It's not working, I'm calling it off, I'm walking out the door. This is the persistent temptation of Penny Golden, the emotionally needy waitress and photography model in D.C. playwright Allyson Currin's two-character comedy, "The Subject." The audience is likely to empathize, and not just because the scruffy-but-handsome photographer for whom Penny is sitting has an offbeat appeal that frequently slides over the line into creepiness.
It's because the script itself vacillates between lovable and leavable.
"I have a stalker!" Penny screams a minute or so into the show, a premiere by Charter Theatre in the tiny confines of the Warehouse Next Door on Seventh Street NW.
"I prefer the word 'soul mate,' " replies David, the stalker/photographer. As delivered by actor Chris Stezin, that answer is gentle, humorous and accompanied by the demented gaze of a deranged war vet. With that, the potential lovebirds have met cute.
Swallow Currin's tenuous setup and you're in for an Act 1 of Penny modeling on a secondhand chaise in David's shabby little studio, gabbing merrily while David pleads for quiet and obsessively scrutinizes her left foot with his camera. (David, we learn, is a man who has taken nearly 3,000 pictures of his grandmother's quilt; Penny is his new subject.) Currin taps into Penny's rich chatterbox vein and lets the daffy dialogue flow, revealing a character who is fizzy and fuzzy in equal degrees.
Kathleen Coons is very good at blending Penny's nutty energy and heavily cloaked loneliness, but the conversation is about as one-sided as it can be: "You are constant white noise," David complains in one of his rare lines. So it's not long before you wonder how Currin can possibly tease this wan little scenario into a full-bodied play.
She pulls it off in part through the gradual accretion of character details -- standoffish David's focus on isolated bits and his unsettling, psychologically revealing "no fingerprints" policy; insecure Penny's penchant for making lists and carrying three bags. Currin's opposites eventually erupt in a heated battle that climaxes in a spontaneous photo shoot. As the camera clicks and Penny finally drops her guard, Coons delivers a particularly divine 90 seconds of acting.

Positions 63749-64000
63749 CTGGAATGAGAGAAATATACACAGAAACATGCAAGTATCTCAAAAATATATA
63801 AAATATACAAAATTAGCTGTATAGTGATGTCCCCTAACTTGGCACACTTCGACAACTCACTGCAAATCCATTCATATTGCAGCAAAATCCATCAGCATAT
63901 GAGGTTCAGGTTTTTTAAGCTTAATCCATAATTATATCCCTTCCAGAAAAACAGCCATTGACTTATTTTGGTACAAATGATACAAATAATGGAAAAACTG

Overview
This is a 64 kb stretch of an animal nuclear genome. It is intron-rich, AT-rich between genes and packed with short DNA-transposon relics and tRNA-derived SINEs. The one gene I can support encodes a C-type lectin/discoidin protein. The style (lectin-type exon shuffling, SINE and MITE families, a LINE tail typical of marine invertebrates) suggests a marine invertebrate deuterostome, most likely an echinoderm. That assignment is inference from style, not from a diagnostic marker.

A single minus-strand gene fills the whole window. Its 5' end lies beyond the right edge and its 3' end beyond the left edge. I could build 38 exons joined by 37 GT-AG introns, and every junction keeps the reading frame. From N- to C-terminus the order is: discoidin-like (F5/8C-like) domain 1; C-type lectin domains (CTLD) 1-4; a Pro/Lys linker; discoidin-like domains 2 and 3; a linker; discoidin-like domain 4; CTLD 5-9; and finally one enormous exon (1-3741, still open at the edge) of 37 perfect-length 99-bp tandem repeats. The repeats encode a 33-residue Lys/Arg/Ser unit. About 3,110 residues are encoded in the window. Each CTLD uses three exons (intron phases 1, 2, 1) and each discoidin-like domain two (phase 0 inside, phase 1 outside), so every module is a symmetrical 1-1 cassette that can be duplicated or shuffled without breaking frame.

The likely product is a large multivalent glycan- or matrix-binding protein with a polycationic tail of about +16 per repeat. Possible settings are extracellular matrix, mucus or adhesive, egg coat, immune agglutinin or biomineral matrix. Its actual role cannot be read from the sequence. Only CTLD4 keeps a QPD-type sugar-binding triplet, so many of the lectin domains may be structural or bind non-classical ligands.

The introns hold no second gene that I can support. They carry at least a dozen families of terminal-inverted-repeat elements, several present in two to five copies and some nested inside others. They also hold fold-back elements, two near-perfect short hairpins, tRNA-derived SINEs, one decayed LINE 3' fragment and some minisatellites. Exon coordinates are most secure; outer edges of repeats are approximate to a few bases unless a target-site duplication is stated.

The air goes out of the ball again in Act 2 after a betrayal that just about gets talked to death, and much of the trouble is David. (Perhaps it's no surprise that Currin, who is also a reliable comic actress, has more fully realized the part she could play.) The playwright wants to keep you guessing, as Penny does, whether this guy is about to become a big somebody or is just a nobody. Stezin has trouble filling in the vast empty patches. In Stezin's performance, the wild eye comes and goes, and most of the rest is a big blank.
Currin's writing, as usual, has a certain lift and shine. She likes to entertain (no crime there), and she's generally smart enough to avoid coming across as fatuous or glib. Director Richard Washer gives "The Subject" the few production elements it absolutely calls for -- David's chintzy studio and his mysteriously off-limits cabinets -- and Currin sees her premise through to a surprisingly nifty ending.
At its best, the script is glossy enough that you can't help picturing what a theater with means might make of it if a clever designer filled the background with ever-changing blowups of the strange and reportedly beautiful photographs the characters create. But that's another subject.
The Subject, by Allyson Currin. Directed by Richard Washer. Production design, Thom Seymour, Keith Bridges and Chris Stezin. Approximately 110 minutes. Through Oct. 17 at the Warehouse Next Door, 1021 Seventh Street NW. Call 202-333-7009 or visit www.chartertheatre.org